Wednesday, July 25

The Trivial Eye: Pictures of War

by Jason Toon

For as long as people have been making pictures, they've been making pictures of war. And no wonder. The grime, the glory, the heroism, the horror: war is human drama at its most intense and primal. The heat of battle makes for powerful images, whether they're in a museum or a newspaper. Can you name these paintings, sculptures, and photos; the people who created them; and the conflicts they depict?

Answers are here. Please post your guesses, speculations, or arguments below! But know this: the Trivial Eye is presented for public amusement and no prizes are offered other than that familiar feeling of aggravation that so much of your mind is occupied by useless trivia.

You want more Trivial Eye, don't you? Yeah, you do.

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Tuesday, July 24

The Debunker: Did Two Lanterns Signal Paul Revere?

by Ken Jennings

July is the season of barbecues and coolers full of watermelon and supermarket-brand soda. In the United States, at least, it all happens in the service of the nation’s birthday. On the 4th day of this month, Americans celebrate 236 years of independence from their British oppressors, who wanted them to pay taxes on stamps or spell the word “color” with an extra ‘u’ or something. But, as leading political figures occasionally remind us, a lot of what we think we know about the nation’s Founding Fathers is actually a load of hooey. Let Jeopardy! champ Ken Jennings give you liberty from all the misinformation before you run for office yourself and make one of these red-white-and-bloopers.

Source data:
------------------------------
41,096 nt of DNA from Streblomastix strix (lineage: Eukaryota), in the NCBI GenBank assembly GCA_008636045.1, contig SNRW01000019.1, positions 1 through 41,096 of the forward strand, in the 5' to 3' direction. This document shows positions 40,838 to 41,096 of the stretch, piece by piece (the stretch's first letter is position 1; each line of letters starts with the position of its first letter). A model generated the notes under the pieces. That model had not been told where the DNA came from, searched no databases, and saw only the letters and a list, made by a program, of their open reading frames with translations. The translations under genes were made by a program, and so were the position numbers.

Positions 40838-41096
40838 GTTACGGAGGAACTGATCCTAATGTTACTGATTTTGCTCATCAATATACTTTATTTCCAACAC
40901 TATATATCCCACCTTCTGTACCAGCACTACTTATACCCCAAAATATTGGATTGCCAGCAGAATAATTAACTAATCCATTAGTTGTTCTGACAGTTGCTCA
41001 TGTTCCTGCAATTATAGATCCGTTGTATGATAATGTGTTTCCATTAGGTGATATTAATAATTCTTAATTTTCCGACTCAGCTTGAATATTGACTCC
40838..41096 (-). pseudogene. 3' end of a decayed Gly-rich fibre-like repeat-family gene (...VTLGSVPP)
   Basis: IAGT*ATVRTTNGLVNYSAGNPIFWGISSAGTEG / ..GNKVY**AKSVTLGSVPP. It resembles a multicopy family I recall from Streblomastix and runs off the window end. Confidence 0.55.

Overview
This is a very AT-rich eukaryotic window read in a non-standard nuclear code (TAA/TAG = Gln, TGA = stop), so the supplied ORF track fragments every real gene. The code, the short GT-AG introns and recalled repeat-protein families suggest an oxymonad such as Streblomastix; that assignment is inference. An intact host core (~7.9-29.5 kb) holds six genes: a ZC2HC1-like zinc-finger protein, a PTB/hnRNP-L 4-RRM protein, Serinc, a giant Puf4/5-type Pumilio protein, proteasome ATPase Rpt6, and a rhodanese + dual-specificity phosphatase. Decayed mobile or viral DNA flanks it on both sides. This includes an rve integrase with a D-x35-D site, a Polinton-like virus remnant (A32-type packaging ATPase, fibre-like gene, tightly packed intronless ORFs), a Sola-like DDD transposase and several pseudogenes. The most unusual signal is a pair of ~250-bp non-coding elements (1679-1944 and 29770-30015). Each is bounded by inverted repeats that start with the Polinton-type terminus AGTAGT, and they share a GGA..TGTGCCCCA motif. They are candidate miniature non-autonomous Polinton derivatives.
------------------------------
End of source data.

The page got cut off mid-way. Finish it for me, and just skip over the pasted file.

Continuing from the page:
Independence Myth #4: Two Lanterns Alerted Paul Revere That The British Were Coming.

It should come as no surprise that much of what we think we know about Paul Revere’s legendary midnight ride isn’t 100 percent accurate. After all, the most popular account of Paul’s exploits comes not from historical documents but from “Paul Revere’s Ride,” a poem—a poem!—written almost a century after the actual event. My favorite part of the story was always the “Two if by sea” lanterns in the tower of Boston’s Old North Church. What kid wouldn’t like the idea of sending battle plans via lantern signal? Secret codes! Espionage! Pre-Industrial Revolution walkie-talkie technology!

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Tuesday, July 17

The Debunker: Was There A Battle On Bunker Hill?

by Ken Jennings

July is the season of barbecues and coolers full of watermelon and supermarket-brand soda. In the United States, at least, it all happens in the service of the nation’s birthday. On the 4th day of this month, Americans celebrate 236 years of independence from their British oppressors, who wanted them to pay taxes on stamps or spell the word “color” with an extra ‘u’ or something. But, as leading political figures occasionally remind us, a lot of what we think we know about the nation’s Founding Fathers is actually a load of hooey. Let Jeopardy! champ Ken Jennings give you liberty from all the misinformation before you run for office yourself and make one of these red-white-and-bloopers.

Independence Myth #3: The Colonials Beat the Redcoats in a Fight to Control Bunker Hill.

In the midst of the colonial troops’ 1775 siege of Boston, their generals learned that the British were planning on moving troops to the nearby Charlestown Peninsula. In reply, the Americans moved to occupy two hills north of the city. The plan was to build an earthen emplacement atop Bunker Hill before sunrise on June 17. The resulting battle would be the first large-scale clash of the American Revolution, and still looms large in the nation’s founding myth. But...

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